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Oedema Assessment

Edema is defined as palpable swelling resulting from fluid accumulation in intercellular tissues, which is caused by abnormal expansion of the interstitial fluid volume.

  1. The fluid between the interstitium and the intravascular space is regulated by the capillary hydrostatic pressure gradient and the osmotic pressure gradient across the capillaries.
  2. Fluid accumulation occurs when local or systemic conditions disrupt this balance causing capillary hydrostatic pressure to increase plasma volume and decrease plasma osmolality (hypoalbuminemia), increase capillary permeability or lymphatic obstruction. [1][2]

The rapid progression of generalized pitting edema associated with systemic disease requires prompt diagnosis and management. [1]

Assessment of Oedema

History - Should include:
  1. Edema time – since when? Acute swelling of the extremity in less than 72 hours is more characterized by deep vein thrombosis (DVT) cellulitis ruptured popliteal cyst acute compartment syndrome due to trauma or recent initiation of calcium channel blockers. chronic accumulation More commonly edema is due to the onset or worsening of chronic systemic diseases such as congestive heart failure (CHF), kidney disease or liver disease.
  2. Changes of edema with position
  3. Unilateral or bilateral edema: Unilateral edema can be caused by DVT venous insufficiency Tumor vein obstruction (eg, iliac vein tumor obstruction) lymphatic obstruction (eg, pelvic tumor or lymphoma) or lymphatic destruction (eg, congenital and secondary tumors) radiation or filariasis). Bilateral or generalized swelling suggests a systemic cause such as CHF (especially right side) pulmonary hypertension, chronic kidney or liver disease (leading to hypoalbuminemia), protein-losing enteropathy, or severe malnutrition.
  4. Medication history and
  5. Assessment of systemic diseases.[1]

Physical Examination – In physical examination, pitting, tenderness, skin changes, and temperature are evaluated.[1]

Pockmarks: There are two types of edema-type pitting and non-pitting edema. Pitting edema is described as indentations that remain in the edema area after pressure is applied. The timing and extent of its localization depend on the treatment response. Mainly evaluate the medial malleolus The bony part of the tibia and the dorsum of the foot. Nonpitting edema is seen in lymphedema, myxedema and lipedema. [1]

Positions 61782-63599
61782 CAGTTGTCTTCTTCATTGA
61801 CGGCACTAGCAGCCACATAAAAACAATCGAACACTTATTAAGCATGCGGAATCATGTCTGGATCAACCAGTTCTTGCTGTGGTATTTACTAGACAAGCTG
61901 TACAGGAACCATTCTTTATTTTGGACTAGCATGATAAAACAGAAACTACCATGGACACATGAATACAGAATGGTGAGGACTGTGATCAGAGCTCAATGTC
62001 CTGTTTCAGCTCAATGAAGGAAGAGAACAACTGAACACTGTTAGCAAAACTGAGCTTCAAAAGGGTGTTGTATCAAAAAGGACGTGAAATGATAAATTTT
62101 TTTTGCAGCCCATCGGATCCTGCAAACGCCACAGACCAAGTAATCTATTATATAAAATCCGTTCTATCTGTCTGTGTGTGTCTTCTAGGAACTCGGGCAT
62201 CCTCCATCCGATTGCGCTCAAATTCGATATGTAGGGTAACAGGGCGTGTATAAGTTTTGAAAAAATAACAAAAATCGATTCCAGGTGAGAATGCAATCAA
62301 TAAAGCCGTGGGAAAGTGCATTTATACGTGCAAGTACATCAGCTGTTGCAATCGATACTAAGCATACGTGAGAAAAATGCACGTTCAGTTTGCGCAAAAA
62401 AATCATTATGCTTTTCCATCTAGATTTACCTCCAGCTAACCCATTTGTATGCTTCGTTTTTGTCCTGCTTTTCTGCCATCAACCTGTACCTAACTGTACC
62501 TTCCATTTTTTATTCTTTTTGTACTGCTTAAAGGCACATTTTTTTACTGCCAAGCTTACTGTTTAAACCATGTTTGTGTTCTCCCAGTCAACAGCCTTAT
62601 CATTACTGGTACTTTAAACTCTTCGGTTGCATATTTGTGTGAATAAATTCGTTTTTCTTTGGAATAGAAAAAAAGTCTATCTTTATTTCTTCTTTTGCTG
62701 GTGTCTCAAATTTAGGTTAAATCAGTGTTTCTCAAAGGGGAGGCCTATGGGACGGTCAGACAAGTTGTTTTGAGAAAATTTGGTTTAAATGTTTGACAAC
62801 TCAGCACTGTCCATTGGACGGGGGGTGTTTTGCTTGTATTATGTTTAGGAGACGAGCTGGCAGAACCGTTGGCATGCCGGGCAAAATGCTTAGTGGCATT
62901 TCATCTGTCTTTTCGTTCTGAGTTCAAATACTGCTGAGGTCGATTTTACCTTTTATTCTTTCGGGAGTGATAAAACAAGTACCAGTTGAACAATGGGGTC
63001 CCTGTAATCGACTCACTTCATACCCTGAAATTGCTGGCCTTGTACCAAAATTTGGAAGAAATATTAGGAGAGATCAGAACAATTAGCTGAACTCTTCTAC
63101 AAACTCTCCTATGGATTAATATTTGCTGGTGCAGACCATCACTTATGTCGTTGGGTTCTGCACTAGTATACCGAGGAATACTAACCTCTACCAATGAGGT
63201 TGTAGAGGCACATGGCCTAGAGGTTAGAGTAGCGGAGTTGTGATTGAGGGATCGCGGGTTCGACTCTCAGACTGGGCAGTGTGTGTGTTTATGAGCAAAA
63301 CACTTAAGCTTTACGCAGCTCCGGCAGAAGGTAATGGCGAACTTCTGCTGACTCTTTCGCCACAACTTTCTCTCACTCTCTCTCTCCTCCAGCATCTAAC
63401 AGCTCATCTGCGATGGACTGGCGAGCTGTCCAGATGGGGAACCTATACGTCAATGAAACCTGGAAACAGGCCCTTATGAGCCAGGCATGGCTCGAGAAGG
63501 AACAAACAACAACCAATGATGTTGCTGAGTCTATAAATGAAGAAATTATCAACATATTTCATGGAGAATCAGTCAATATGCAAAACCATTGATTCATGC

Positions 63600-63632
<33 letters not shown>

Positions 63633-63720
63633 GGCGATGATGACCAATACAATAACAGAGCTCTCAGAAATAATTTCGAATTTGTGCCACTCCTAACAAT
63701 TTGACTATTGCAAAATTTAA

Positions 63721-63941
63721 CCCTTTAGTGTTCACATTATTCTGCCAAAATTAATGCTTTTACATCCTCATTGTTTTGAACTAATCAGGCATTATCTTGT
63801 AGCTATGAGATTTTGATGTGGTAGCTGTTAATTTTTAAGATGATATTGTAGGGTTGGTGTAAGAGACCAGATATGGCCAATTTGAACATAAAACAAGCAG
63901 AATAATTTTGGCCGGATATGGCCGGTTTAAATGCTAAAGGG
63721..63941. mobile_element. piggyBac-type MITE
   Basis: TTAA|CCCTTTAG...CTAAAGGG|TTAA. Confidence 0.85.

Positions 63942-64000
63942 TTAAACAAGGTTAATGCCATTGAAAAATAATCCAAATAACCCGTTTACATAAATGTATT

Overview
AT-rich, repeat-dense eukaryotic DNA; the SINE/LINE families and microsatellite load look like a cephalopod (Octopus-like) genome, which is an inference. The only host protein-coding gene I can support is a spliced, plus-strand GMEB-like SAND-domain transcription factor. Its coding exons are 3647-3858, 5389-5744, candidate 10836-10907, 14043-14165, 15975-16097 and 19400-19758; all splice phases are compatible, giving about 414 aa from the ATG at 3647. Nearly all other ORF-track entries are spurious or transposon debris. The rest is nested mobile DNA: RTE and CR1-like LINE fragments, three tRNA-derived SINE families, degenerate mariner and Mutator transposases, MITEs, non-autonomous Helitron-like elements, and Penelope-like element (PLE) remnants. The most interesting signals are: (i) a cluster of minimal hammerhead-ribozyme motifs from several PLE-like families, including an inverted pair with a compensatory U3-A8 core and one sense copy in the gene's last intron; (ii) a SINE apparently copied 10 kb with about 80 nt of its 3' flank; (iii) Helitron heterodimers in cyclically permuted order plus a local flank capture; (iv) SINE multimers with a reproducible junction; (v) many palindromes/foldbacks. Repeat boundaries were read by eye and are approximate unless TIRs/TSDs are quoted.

Tenderness: Pain on palpation in the edematous area is associated with DVT and complex regional pain syndrome type 1 (ie, reflex sympathetic dystrophy). In contrast, lymphedema usually does not cause pain to palpation.

Changes in skin temperature color and texture: Warmth in areas of edema is associated with acute DVT and cellulitis. Red, shiny skin and ulcers are to watch out for. Yellow-brown hemosiderin deposits are seen in venous insufficiency. [1]


Methods for quantitative assessment of peripheral edema

There are various methods used in studies to assess peripheral edema. [3]

The most common tools for measuring edema are:

  1. Volume measurement (using a water meter)
  2. Circumference measurement (with a tape measure).
  3. Pitting edema assessment (based on depth and duration of indentation).

Water displacement and ankle circumference had shown a high inter-examiner agreement (intraclass correlation coefficient 0.93, 0.96 right; 0.97, 0.97 left).

Displacement (volume measurement)

The volumeter:

  1. Introduced to medicine by Glisson in 1622
  2. Using the same principle as the water displacement principle first discovered by the ancient Greek mathematician Archimedes, which states that the amount of water displaced is equal to the volume of the object immersed in the water.
  3. The clear acrylic rectangular box (13″x5″x9″) has a spout at the top of one of the short sides and is filled with water until water comes out of the spout. When the water level stabilizes, the patient places one foot in the volume meter, Drained water is collected and measured in the dial cylinder. The amount of water displaced in milliliters is equal to the volume of the foot/ankle or hand.
  4. For ankles, the volume test can be done while sitting or standing, with knees at 90 degrees and feet flat on the bottom of the volume meter. [3]
  5. For hands, the participant’s hand was slowly placed into the volume meter with the pronated fingers of the forearm adducted and the thumb facing the spout until the pulps of the middle and ring fingers rested on the volume meter’s stop pins. [4]